Man Accused in Drunk Driving Fatality Had Previous DUI Case Slip Through Cracks

By Jeff Neumeyer

June 18, 2010 Updated Nov 30, 2009 at 6:52 PM EDT

FORT WAYNE, IN (Indiana's NewsCenter) --- More information is now available, indicating why a 2002 drunk driving case was dismissed against an Allen County man who now also stands accused of killing an Ohio woman while driving under the influence.

52-year old Brian Mansfield of Monroeville is being held on 25-thousand dollars bond on charges he struck and killed Jacqueline Yenser of Antwerp last week, with a blood alcohol level nearly five times the legal limit.

Mansfield had a drunk driving conviction in the 1980's, and had his license suspended for life in 1990 after another traffic crash, long before he allegedly blew a stop sign and caused a fatality last week near the Indiana-Ohio line with a blood-alcohol level of .37.

Allen County Judge Fran Gull re-instated Mansfield's license in 2000, then in August 2002, he was arrested for operating while intoxicated, with a blood alcohol level of .43.

Indiana’s NewsCenter has learned, though charges were filed that same year, Mansfield was let out of jail and warrants officers never picked him up again until 2006.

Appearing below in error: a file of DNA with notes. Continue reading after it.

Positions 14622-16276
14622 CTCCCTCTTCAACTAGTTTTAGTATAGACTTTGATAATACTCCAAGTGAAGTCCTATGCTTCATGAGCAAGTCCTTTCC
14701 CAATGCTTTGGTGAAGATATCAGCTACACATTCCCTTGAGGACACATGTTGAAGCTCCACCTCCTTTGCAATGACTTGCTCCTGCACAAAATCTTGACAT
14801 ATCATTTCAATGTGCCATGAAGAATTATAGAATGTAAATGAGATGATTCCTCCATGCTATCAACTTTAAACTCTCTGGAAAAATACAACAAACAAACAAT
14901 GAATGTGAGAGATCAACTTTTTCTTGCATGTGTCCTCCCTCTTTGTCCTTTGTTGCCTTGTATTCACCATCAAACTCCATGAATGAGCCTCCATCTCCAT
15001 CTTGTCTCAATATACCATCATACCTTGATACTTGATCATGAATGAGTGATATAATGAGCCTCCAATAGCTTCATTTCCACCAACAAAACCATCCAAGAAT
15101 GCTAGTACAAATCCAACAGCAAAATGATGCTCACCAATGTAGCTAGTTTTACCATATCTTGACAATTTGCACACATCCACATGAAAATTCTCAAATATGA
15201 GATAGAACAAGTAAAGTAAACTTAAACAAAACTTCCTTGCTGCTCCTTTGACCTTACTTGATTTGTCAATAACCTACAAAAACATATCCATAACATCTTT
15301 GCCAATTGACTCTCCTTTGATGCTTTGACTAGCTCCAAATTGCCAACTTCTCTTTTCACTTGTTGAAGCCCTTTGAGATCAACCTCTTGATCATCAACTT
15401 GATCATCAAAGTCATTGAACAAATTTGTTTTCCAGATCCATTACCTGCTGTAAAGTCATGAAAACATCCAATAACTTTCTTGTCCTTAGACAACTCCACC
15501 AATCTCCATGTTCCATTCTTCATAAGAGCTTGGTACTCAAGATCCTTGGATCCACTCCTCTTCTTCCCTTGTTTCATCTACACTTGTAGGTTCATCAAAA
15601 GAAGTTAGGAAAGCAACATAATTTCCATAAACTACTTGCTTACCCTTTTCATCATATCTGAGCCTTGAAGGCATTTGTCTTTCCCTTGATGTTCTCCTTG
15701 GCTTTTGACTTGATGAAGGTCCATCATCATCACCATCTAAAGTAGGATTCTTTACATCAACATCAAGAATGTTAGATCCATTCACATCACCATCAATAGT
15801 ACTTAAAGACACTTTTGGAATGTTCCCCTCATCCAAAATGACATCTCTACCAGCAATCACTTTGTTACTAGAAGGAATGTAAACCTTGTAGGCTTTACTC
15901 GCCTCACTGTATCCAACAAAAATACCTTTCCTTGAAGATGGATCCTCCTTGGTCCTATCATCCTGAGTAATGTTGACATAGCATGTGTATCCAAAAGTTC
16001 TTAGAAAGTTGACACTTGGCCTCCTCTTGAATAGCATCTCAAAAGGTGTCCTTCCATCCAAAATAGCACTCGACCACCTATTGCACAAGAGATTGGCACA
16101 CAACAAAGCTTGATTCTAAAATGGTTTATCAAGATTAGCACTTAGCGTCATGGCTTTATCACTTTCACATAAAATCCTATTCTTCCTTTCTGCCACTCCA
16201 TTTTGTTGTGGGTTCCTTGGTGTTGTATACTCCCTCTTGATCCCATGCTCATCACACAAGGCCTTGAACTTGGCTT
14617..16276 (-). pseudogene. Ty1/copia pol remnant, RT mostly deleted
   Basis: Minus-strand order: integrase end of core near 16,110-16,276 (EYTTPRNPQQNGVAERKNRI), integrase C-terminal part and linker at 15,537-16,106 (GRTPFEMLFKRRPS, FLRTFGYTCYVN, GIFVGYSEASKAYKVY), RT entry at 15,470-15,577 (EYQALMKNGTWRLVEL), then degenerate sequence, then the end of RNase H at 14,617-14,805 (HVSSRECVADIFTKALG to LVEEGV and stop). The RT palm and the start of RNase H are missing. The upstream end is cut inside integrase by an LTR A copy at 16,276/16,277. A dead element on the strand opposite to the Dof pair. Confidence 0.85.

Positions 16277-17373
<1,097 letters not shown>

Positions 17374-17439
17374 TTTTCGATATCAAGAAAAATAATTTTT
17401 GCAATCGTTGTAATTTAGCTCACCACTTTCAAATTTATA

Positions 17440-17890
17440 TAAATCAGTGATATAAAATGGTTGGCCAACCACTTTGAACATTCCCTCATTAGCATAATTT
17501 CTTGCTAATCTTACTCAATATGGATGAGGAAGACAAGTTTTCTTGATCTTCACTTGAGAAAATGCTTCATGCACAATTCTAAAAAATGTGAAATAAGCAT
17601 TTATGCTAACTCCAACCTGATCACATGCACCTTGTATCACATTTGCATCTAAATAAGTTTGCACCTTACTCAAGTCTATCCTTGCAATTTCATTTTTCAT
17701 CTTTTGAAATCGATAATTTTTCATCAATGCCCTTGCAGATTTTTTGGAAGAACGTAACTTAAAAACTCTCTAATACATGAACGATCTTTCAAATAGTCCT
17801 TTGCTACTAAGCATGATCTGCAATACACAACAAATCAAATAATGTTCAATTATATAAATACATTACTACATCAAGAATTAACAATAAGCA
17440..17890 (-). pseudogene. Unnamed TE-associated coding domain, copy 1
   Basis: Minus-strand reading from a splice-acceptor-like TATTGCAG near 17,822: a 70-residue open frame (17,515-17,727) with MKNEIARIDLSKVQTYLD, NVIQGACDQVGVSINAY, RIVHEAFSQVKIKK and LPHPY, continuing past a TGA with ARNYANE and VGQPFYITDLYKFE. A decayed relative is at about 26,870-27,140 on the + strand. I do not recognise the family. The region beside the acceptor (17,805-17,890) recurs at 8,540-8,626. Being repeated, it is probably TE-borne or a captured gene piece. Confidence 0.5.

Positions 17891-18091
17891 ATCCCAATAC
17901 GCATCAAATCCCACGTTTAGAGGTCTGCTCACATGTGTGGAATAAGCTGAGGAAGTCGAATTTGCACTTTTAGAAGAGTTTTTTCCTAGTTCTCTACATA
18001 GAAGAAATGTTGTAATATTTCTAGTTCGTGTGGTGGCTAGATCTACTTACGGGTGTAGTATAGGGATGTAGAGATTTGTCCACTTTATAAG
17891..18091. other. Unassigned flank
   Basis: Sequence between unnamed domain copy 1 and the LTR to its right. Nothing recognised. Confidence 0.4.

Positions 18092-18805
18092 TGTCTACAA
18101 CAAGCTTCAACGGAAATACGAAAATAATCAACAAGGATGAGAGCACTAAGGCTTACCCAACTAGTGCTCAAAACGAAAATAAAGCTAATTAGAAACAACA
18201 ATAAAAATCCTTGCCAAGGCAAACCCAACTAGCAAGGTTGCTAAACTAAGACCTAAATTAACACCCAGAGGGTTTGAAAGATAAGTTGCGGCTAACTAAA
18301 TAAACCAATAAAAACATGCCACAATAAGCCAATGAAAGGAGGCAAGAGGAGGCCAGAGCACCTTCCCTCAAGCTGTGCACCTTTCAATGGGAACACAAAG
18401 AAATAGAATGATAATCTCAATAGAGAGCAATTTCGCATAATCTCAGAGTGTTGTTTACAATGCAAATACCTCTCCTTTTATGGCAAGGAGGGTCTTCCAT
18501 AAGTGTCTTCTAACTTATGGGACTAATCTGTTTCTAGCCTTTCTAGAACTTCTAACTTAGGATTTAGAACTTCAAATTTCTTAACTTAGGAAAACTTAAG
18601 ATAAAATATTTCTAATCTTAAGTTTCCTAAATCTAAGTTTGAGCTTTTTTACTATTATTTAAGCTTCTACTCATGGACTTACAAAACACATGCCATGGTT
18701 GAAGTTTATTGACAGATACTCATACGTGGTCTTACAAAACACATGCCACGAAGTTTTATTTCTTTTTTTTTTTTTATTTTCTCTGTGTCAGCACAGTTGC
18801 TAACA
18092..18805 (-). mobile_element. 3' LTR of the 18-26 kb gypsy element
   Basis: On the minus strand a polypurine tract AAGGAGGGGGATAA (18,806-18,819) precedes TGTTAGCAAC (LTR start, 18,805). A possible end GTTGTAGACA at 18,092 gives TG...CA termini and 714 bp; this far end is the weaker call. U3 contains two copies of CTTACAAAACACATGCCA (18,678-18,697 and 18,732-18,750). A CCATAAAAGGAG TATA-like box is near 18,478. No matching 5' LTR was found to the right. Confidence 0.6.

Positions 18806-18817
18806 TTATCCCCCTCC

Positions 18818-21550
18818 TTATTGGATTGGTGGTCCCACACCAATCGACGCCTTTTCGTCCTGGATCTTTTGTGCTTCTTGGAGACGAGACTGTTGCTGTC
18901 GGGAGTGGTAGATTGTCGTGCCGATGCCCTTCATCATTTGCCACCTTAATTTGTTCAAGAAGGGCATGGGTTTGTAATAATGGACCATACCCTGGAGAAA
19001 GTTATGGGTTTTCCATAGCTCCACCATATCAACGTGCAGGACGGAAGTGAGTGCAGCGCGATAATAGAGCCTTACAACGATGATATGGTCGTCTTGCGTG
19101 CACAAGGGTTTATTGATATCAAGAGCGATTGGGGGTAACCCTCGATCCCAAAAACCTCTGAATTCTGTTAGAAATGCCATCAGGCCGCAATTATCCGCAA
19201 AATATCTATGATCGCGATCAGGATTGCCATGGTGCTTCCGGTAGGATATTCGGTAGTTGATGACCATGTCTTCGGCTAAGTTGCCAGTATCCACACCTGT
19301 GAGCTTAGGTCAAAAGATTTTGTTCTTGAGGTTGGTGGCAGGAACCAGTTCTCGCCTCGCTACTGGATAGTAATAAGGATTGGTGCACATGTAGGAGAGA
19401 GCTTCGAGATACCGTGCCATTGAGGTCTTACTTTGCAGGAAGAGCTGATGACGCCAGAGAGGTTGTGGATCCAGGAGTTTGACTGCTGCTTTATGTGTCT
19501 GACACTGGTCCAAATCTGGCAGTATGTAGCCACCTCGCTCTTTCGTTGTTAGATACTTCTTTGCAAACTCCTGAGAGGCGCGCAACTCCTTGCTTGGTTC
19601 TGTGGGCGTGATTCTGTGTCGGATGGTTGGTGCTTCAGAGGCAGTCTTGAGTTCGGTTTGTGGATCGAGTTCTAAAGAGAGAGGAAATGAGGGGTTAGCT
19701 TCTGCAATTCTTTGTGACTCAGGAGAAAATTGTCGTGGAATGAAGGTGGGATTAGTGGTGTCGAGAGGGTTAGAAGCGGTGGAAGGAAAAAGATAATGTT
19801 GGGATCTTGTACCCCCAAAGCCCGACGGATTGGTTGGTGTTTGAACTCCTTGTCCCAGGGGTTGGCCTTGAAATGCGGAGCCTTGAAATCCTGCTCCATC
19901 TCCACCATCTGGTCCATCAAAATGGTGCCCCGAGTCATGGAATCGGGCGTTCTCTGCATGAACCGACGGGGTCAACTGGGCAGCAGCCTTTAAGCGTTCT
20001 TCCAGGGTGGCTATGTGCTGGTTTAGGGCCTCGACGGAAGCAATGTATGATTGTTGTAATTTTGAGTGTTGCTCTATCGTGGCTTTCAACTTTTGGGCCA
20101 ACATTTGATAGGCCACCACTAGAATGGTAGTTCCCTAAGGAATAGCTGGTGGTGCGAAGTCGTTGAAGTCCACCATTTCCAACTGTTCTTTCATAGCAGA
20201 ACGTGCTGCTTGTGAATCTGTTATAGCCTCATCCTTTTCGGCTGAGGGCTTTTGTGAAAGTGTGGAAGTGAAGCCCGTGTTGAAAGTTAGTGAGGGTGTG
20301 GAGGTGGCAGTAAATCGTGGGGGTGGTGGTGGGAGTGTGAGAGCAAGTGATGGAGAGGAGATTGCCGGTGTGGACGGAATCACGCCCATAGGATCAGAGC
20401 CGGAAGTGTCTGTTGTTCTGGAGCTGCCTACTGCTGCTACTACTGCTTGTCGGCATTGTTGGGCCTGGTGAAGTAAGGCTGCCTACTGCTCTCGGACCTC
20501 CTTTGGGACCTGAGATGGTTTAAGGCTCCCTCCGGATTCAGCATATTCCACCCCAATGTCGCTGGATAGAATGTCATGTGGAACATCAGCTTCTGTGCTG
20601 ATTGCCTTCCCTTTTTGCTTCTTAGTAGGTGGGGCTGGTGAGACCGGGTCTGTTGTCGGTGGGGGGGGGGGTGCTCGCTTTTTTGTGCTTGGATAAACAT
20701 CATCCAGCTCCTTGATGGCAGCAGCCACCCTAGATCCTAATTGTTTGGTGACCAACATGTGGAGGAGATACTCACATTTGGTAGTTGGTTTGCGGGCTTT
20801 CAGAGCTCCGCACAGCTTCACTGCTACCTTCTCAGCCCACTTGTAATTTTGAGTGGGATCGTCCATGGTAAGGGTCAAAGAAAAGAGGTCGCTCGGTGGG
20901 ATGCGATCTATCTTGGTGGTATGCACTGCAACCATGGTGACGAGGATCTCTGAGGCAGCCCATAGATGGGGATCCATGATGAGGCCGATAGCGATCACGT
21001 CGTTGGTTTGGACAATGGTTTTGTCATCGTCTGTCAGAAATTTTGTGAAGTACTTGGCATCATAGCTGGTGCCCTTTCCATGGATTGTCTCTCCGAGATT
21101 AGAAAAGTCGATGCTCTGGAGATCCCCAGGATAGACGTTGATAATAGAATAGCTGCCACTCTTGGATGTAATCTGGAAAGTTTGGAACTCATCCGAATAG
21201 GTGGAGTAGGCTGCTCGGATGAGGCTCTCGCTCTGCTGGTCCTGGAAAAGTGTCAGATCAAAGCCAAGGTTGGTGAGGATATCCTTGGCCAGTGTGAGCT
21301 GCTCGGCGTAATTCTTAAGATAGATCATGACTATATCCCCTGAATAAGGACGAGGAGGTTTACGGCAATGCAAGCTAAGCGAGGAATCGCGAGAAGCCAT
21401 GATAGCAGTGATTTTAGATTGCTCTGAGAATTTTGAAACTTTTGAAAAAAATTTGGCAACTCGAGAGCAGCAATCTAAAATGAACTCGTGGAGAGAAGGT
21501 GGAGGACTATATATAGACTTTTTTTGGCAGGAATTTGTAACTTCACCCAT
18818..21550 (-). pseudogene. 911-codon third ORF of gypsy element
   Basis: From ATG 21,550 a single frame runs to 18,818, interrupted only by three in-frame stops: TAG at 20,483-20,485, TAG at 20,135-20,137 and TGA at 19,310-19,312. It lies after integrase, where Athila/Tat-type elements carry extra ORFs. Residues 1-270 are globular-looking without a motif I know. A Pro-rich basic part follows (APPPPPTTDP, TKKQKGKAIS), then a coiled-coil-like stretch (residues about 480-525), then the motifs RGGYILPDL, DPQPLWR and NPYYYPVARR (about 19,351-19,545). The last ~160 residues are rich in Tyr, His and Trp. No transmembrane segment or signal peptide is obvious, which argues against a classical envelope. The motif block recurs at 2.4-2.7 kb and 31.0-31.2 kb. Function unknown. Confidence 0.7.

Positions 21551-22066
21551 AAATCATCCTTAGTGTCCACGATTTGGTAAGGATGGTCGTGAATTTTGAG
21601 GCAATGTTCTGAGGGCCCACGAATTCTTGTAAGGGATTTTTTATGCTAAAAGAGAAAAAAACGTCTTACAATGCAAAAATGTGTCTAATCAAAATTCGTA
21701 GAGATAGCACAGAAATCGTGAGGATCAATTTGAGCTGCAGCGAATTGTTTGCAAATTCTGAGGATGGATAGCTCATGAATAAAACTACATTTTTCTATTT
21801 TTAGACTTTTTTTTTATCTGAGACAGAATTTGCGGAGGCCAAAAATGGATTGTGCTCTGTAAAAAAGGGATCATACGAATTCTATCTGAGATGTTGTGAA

His lawyer successfully got the case thrown out on the basis it was an untimely prosecution.

Don Swanson didn’t handle the case, but he agreed to comment after reviewing the case file.

Don Swanson/Fort Wayne Attorney: " They did initiate the prosecution again in 2006, but by that time it was too late. Prosecution has to be commenced within two years of the arrest or the filing of the information."

Mansfield had a valid driver's license when last week’s fatal crash occurred.

Had the 2002 case gone forward and he was found guilty, it's conceivable his license would not have been in force.

Prosecutor Karen Richards acknowledged that it should not have taken almost four years before Mansfield was served with an arrest warrant to face prosecution in that case.

But she also said it’s important to note that county warrants officers work hundreds of cases, and with this one involving simply misdemeanor charges, it would not have been as high of a priority as other felony cases.

She believes Mansfield would have served his time and gotten his license back regardless.

Mansfield is expected to make his first appearance in felony court in the death of Jacqueline Yenser on Wednesday December 2nd.

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